SOUTHINGTON – Drug rehabilitation and sober living could be used for the former Lincoln College buildings on Mount Vernon Road, according to the owner's plans.
Other options for the dormitory and campus buildings, including veterinary, hospice and day care for adults.
Real estate owners have been trying to find a buyer or tenant for the closed college campus since Lincoln College of New England closed last year. During talks with the Planning and Zoning Commission last month, they tried to get an idea of the uses the city could approve of the site.
Commissioners said little and asked the owners to come back with more detailed plans.
Urban planner Rob Philips said the plan submitted last month was a conceptual master plan.
"It is really a 10,000 foot view at this point and I do not think I would like to recommend it. The commission, which gives a license, grants approval without checking who the tenants are “Said Philips.
Potential tenants want to know if the city offers support for moving to a location. According to Philips, property owners can market the property better if they get approval for a variety of uses.
"It is an attempt to eliminate a small risk for every tenant, developer," he said.
While describing the situation as unusual, the city's conceptual plan for a sports complex approved in 2015 was similar.
Special Permit Uses
The campus is owned by Dennis Terwilliger, president of Briarwood Realty Inc., said the approval would allow him to attract tenants for the vacant property . He described another school's chances of wanting the campus as "remote".
"Once we have these permits, we can actually talk to potential people," Terwilliger said. "The process has to be the city first."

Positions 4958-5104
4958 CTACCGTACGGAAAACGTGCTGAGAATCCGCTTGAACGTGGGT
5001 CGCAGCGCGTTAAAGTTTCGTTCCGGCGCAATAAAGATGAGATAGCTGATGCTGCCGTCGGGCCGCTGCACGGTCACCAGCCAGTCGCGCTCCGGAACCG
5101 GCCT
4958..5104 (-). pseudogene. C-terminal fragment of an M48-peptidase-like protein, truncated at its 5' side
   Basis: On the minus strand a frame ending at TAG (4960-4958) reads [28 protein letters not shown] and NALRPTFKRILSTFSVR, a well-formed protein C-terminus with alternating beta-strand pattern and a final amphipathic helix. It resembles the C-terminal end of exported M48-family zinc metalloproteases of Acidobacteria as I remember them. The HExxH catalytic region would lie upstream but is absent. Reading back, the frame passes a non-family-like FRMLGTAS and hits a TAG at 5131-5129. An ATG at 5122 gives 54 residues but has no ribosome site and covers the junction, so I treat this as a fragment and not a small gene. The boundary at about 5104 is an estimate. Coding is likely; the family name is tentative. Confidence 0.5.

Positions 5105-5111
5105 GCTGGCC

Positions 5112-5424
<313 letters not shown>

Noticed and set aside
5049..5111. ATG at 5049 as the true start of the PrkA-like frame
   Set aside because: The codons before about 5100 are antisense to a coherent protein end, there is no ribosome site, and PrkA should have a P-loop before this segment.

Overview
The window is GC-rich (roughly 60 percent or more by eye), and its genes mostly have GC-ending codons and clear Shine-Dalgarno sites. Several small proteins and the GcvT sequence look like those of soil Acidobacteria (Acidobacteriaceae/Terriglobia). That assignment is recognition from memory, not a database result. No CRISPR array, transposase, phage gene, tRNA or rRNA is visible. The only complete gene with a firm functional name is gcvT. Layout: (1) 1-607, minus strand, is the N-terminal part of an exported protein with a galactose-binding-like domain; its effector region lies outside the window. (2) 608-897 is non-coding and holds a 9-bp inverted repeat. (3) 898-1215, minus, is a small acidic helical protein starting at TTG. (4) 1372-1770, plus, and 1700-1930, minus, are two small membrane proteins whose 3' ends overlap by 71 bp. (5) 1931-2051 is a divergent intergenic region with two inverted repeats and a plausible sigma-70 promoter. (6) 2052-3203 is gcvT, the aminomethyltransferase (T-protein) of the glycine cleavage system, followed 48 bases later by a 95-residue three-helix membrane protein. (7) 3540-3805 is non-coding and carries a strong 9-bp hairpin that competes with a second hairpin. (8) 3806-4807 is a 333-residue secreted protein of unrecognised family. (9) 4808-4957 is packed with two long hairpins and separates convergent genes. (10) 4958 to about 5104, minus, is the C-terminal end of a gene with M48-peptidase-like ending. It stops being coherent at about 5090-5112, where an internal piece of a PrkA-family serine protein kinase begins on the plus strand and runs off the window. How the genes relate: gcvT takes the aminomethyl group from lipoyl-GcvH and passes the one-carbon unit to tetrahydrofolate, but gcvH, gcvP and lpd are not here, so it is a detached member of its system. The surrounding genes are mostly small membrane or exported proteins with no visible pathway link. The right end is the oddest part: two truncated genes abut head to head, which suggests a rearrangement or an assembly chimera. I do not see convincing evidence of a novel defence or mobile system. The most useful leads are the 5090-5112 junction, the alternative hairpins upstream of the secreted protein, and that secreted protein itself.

Terwilliger's plan lists the uses that are permitted on the property after approval of the special permit. These include convalescent homes, surgical centers, psychiatric offices and physiotherapy. Sober accommodation has been proposed for some of the former dormitories.
Philips said the use of special permits can be considered by the Planning and Zoning Commission, but does not have to be approved. For example, commissioners can take into account how well a particular use fits into the neighborhood.
The Commission has scheduled a public hearing on the application for Tuesday at 7pm. at the John Weichsel Municipal Center, 200 N. Main St.
Patrick Rolling, a 15-year-old resident of Mount Vernon Road, said he had the use of changed The campus property from education to drug rehabilitation was unfair to the region's owners. These facilities would be better in commercial areas, he said, not in residential areas where people don't work at home during the day.
Rolling used to live in Cheshire. The prison there attracted friends and relatives of the inmates, some of whom posed no problems for the neighbors and some which caused problems. He is concerned about a similar situation with a drug rehabilitation facility.
He also expects property values to suffer if the commission approves the plan.
“Who wants to be near drug rehabilitation in a dorm? Area? "Rolling said.
Terwilliger said that all patients in a rehab facility would be sober and under strict supervision. He did not expect that it would cause problems for the neighbors.
"This community will be alcohol and drug free because it has to be successful," said Terwilliger, "I don't see it as a threat to anyone. These people are recovering from an illness. “